How to Make a Compliment Last a Lifetime

I give many more compliments than I receive, and I mean them. I don’t know if that’s a good or bad sign :-) Not compliments like, “Great job!” or “Beautiful dress!” but rather what I call “Character Compliments.” 

When I left a former employer, I sent a senior executive – who could be really tough --  “The Top 10 Reasons Why I Loved Working for You.” I told her she was always honest and ever tireless; that I could see she truly cared about me and my colleagues as human beings and professionals, instead of just reducing us to commercial assets who were a means to the end of driving profits. I told her I was grateful for her characteristic gratitude, for frequently starting her emails with, “Thank you.” And much more.

My note was 100% candid, and deeply appreciated. She told me it brought tears to her eyes. I wasn’t just praising what she did, but who she was as a human being. Character compliments.

Two compliments that were most meaningful to me came many years ago. They were from people I was very close to, one of whom was not prone to giving compliments, especially to me :-) She said, “Bruce, you’re tough and you don’t give up.” The other person told me, “You’re intuitively kind, more so than you know.” Obviously these words stuck with me.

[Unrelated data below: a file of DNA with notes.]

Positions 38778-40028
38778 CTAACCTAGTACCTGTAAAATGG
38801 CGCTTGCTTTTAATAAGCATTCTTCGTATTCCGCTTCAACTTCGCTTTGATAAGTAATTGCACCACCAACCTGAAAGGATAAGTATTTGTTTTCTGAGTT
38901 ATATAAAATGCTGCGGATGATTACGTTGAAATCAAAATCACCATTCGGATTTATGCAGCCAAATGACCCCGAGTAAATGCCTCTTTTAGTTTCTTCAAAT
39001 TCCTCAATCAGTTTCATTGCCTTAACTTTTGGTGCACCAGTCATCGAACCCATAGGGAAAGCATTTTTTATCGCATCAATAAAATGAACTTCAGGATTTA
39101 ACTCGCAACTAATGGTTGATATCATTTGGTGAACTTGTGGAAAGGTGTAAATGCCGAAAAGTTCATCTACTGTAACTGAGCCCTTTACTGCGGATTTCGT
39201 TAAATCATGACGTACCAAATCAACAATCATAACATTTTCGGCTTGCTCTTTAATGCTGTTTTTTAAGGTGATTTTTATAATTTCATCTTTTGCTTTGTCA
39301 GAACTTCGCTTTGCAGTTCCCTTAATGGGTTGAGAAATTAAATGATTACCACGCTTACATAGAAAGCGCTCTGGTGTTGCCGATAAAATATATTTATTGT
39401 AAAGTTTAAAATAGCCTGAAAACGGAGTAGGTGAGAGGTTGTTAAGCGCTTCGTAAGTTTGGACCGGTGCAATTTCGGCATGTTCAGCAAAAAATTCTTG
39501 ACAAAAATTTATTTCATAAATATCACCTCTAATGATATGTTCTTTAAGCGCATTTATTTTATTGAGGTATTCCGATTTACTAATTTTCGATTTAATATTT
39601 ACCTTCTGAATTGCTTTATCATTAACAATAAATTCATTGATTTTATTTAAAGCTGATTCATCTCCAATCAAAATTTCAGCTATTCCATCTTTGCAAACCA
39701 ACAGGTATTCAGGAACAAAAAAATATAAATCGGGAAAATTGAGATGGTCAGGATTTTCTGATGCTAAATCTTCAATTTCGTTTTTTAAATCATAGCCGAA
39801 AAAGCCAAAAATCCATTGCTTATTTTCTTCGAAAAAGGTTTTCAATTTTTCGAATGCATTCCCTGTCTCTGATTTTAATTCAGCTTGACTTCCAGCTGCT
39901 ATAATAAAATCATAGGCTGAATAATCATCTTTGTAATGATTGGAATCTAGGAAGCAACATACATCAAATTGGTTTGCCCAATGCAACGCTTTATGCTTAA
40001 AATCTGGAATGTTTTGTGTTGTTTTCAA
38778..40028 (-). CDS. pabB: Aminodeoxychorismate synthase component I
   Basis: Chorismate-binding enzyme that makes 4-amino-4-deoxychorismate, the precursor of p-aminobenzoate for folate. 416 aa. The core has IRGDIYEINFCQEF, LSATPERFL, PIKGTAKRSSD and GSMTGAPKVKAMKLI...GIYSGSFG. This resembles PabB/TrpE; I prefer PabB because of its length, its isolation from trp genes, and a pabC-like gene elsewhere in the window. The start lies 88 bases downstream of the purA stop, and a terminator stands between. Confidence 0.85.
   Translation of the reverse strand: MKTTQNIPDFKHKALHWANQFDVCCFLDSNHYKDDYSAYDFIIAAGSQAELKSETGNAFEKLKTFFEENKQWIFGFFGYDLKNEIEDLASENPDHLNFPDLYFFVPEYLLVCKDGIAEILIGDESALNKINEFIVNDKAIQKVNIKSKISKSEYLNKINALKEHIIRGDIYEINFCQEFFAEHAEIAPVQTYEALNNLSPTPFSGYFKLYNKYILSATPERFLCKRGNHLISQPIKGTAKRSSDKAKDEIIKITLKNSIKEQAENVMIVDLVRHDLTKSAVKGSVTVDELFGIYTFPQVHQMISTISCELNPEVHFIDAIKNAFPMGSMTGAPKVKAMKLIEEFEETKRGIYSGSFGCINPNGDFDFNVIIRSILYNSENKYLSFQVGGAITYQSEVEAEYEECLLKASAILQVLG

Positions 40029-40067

A few weeks back, my daughter and I were at a convenience store where we regularly stop after her music lessons. We're usually chipper and chatty with the cashier. One night we went to the register and he said, "I'm always glad when you two come in. It's fun to see you. You're different."

It was just passing praise. It took so little effort. But it meant so much. I think I'll always remember it and treasure it as a shared moment with my daughter.

Character compliments like, “You’re a wonderful person” are powerful, and much more powerful if you tick off some qualities you admire about someone, and give an example or two.

People on the receiving end of character compliments know that you’ve taken the time to notice who they are underneath what they do. You haven't just heard their words or observed their actions. You looked for the meaning behind them – and that means a lot.

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